Werfen Says Expansion Will Restore Some Elm Brook Frontage

Representatives of a major local employer at 180 Hartwell Road told the Conservation Commission last week that a proposed two-story addition actually will restore former natural areas along Elm Brook.

Werfen (formerly Instrumentation Laboratory) wants to demolish an existing warehouse and replace it with 118,000 square feet of office and laboratory space. Plans call for 157 parking spaces beneath the elevated building.

Jeff Koetteritz, engineer with VHB, enumerated what he said are project benefits: reduction of impervious surface, restoration of riverfront area, increased flood overflow storage, and improved stormwater disposal.

The commission unanimously approved standard orders of conditions for the project. 

“Bedford should be excited to have this company in town,” said Attorney Pam Brown, representing Werfen. She noted that the Hartwell Road facility is the North American headquarters of the international firm, which provides “innovative specialized diagnostics to hospitals and clinical labs around the world.”

Scores of scientists and engineers will be added to the local workforce, she said.

The site discussed is in the rear of the complex, not visible from the street, Koetteritz said. Elm Brook runs along the west side.

“A significant part of the site is in riverfront area and within the 100-year flood zone,” said Laura Laich, VHB environmental scientist. “The brook is quite channelized, but naturally vegetated. There’s a lot of good habitat. Werfen wants to protect the area as best we can.”

The proposed building has a slightly larger footprint than the current warehouse, but it will be elevated, “so it’s a floodable first level” of parking, Laich said. “The occupiable space is specifically above the flood plain.”

She pointed out that some currently paved areas near the brook will be restored to “naturalized habitat with native plantings and a lot more wildlife value.” There will be no impact to the brook or nearby wetlands, she said. Koetteritz noted that plans call for reduction of almost 9,000 square feet in impervious surface.

Laich also said new stormwater management BMPs (best management practices) will be installed, including a retention basin. Koetteritz noted that the Department of Public Works engineers are satisfied with stormwater plans.

There’s a footbridge across Elm Brook that a generation ago provided pedestrian passage for hundreds of Raytheon Missile Systems Division workers crossing from their cars to what is now Werfen.

The parking lot is now the Hartwell Farms townhouse complex.

Werfen plans to remove a walkway to the bridge. “We had not included removing the bridge because it is dual ownership and not entirely on the owner’s property here,” Koetteritz said.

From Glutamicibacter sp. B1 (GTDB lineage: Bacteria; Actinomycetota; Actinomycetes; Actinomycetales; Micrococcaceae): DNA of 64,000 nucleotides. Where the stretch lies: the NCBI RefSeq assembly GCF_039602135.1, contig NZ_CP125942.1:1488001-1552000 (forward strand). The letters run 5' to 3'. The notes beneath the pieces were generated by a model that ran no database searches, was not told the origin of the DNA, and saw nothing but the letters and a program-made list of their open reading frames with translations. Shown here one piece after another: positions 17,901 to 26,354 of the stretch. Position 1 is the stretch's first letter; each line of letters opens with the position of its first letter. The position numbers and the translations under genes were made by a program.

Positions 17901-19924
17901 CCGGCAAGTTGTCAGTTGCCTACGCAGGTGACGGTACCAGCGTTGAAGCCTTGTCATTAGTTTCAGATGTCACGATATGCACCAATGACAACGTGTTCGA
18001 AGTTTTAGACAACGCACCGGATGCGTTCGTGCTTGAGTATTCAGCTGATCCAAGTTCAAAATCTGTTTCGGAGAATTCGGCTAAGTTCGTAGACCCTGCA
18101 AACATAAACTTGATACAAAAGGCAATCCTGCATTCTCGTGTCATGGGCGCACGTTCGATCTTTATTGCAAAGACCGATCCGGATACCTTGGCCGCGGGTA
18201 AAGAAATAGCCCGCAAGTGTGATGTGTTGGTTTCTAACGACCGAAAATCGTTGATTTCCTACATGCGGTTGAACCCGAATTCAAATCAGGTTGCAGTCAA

Commission member Frank Richichi noted that he worked in the Raytheon building 50 years ago. “The bridge is in horrible shape and it’s not clear who owns that. It wouldn’t wash away or break down, but could be a hazard. If your end of the bridge is in disrepair, is it within the scope of the project to deal with it?” Koetteritz replied, “It’s really a question of who owns and who will pay.”

Brian Reiss, facilities manager at Werfen, agreed that “there’s an ownership component that needs to be sorted out.” But he said, “We’re willing to entertain whatever the commission decides to be done with it.”

Koetteritz noted that the DPW also would like to see the bridge removed. An attorney for Hartwell Farms, Michel Wigney, said the residents support the Werfen expansion – and removal of the bridge, if Werfen pays to do that. Richichi commented that removal could be limited to the span, not the footings.

Brown said, “I’d love to handle it as part of this rather than come back with another notice of intent.” 

Commission Chair Steve Hagan suggested that the commission could grant an advance permit to work in wetlands and buffer zones so the work could be combined with the expansion project.

Conservation Director Jeffrey Summers said he needs a written plan on how the bridge will be removed. He said he will include the work in the order of conditions.


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Mark Mullins
Mark Mullins
24 days ago

A few points. Werfen’s engineer, VHB, says “there will be no impact to the brook or nearby wetlands.” But most of the building will be constructed *in the flood plain*, which is why the first floor is designed to be “floodable.” So clearly this project has a major impact on the brook and wetlands. The building also has a larger footprint, which means filling the floodplain; the water that would have been absorbed by that filled area will need to go somewhere.

The engineer says “Werfen wants to protect the area as best we can”. However, according to their site plans the proposed parking does not conform with current bylaws, which require 10% indoor parking. Providing more indoor parking, by constructing a multi-level parking garage, would mean a smaller parking lot. Some of the existing parking lot could then be removed and converted back to wetlands/floodplain. That would “protect the area”, and in fact the Town’s bylaws require more indoor parking than this project provides. But Werfen got a pass on this. How come?

Even better, the building could be constructed in the existing parking lot. With a parking garage, they could get the same number of parking spaces. Then the existing building could be demolished entirely and that land could be converted back to a floodplain.

Finally, eight of the nine direct quotes in this article are from Werfen and their consultants, VHB and Brown. Readers really only get Werfen’s statements. Would be nice to get a different perspective on this major project.

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